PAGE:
Politics — 31 August 2012 — by Adele Ramos
Banking bill too draconian, says private sector

BELIZE CITY, Wed. Aug. 29, 2012

The Senate met today and approved four pieces of legislation passed up to them following last Thursday’s special sitting of the House of Representatives. As was the case at last week’s session of Parliament, the bill to attract the most attention was the Domestic Banks and Financial Institutions Bill, 2012, which is to replace the Banks and Financial Institutions Act.

The passage of the bill was carried by the 6 senators for the ruling United Democratic Party, while all 3 Opposition People’s United Party senators, along with the representatives for the church and the private sector voted against it. The trade unions abstained. With the abstention from the unions, President Marco Pech had no need to use his casting vote.

Private Sector senator Mark Lizarraga told our newspaper that the stance he took in today’s Senate meeting was based on the input from members of the Belize Chamber of Commerce and Industry and the Belize Business Bureau, which he represents in Parliament.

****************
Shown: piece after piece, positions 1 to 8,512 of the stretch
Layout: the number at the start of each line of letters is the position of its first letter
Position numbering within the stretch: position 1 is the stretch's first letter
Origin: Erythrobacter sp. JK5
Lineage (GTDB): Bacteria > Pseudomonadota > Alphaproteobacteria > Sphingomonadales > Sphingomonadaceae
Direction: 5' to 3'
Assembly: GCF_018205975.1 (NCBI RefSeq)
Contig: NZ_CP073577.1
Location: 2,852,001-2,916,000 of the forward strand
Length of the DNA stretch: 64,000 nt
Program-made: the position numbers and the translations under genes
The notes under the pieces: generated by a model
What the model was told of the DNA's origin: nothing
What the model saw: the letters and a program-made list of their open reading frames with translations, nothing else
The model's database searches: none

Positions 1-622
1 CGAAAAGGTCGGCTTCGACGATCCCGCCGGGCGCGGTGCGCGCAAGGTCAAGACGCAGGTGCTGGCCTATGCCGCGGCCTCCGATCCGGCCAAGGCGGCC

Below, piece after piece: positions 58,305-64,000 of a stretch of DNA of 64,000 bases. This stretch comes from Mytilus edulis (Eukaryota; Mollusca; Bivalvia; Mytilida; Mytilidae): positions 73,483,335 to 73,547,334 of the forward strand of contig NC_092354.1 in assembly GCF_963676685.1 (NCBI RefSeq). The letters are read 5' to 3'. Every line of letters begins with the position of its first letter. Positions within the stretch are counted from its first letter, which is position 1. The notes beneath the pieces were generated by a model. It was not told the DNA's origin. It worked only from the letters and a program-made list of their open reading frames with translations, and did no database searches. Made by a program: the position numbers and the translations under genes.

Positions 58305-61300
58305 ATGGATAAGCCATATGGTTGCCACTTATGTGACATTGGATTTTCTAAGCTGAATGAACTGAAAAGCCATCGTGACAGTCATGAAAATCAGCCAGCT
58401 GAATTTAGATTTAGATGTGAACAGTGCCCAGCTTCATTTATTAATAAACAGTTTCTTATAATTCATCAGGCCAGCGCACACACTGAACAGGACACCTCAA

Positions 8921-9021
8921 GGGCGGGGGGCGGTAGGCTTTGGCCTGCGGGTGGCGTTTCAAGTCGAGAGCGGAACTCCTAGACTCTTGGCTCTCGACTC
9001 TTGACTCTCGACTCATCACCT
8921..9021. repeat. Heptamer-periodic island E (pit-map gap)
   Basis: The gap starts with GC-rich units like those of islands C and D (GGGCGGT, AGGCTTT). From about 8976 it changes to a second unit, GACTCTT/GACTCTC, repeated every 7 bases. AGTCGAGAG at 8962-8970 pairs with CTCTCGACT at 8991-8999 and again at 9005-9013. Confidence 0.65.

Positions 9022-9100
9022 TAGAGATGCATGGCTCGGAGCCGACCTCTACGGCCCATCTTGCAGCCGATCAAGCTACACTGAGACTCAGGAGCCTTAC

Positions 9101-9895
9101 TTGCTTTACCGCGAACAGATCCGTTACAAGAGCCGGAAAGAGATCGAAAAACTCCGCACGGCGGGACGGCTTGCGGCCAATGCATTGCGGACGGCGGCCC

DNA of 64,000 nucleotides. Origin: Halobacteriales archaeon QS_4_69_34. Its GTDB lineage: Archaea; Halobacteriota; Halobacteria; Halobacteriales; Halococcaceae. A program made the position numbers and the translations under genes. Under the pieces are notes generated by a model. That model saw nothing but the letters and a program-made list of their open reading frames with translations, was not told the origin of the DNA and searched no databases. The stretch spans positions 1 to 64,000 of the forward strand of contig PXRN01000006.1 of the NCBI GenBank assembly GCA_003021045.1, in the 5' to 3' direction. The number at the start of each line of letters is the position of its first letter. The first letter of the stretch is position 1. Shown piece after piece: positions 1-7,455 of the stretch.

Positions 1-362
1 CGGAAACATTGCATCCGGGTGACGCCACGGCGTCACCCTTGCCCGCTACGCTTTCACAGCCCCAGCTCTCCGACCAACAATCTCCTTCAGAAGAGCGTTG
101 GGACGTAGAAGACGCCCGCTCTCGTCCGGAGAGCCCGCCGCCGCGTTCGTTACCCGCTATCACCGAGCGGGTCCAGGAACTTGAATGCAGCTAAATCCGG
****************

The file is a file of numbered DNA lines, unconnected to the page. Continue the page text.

“We just think that there needs to be some balance and that the pendulum has swung too far…” he told Amandala.

In making his presentation to the Senate this morning, Lizarraga said the bill “…unnecessarily, and unduly, tips the scale against the development of the banking and financial sector in Belize, and the development and enabling environment, which we desperately need for our economy, our people, and our country.”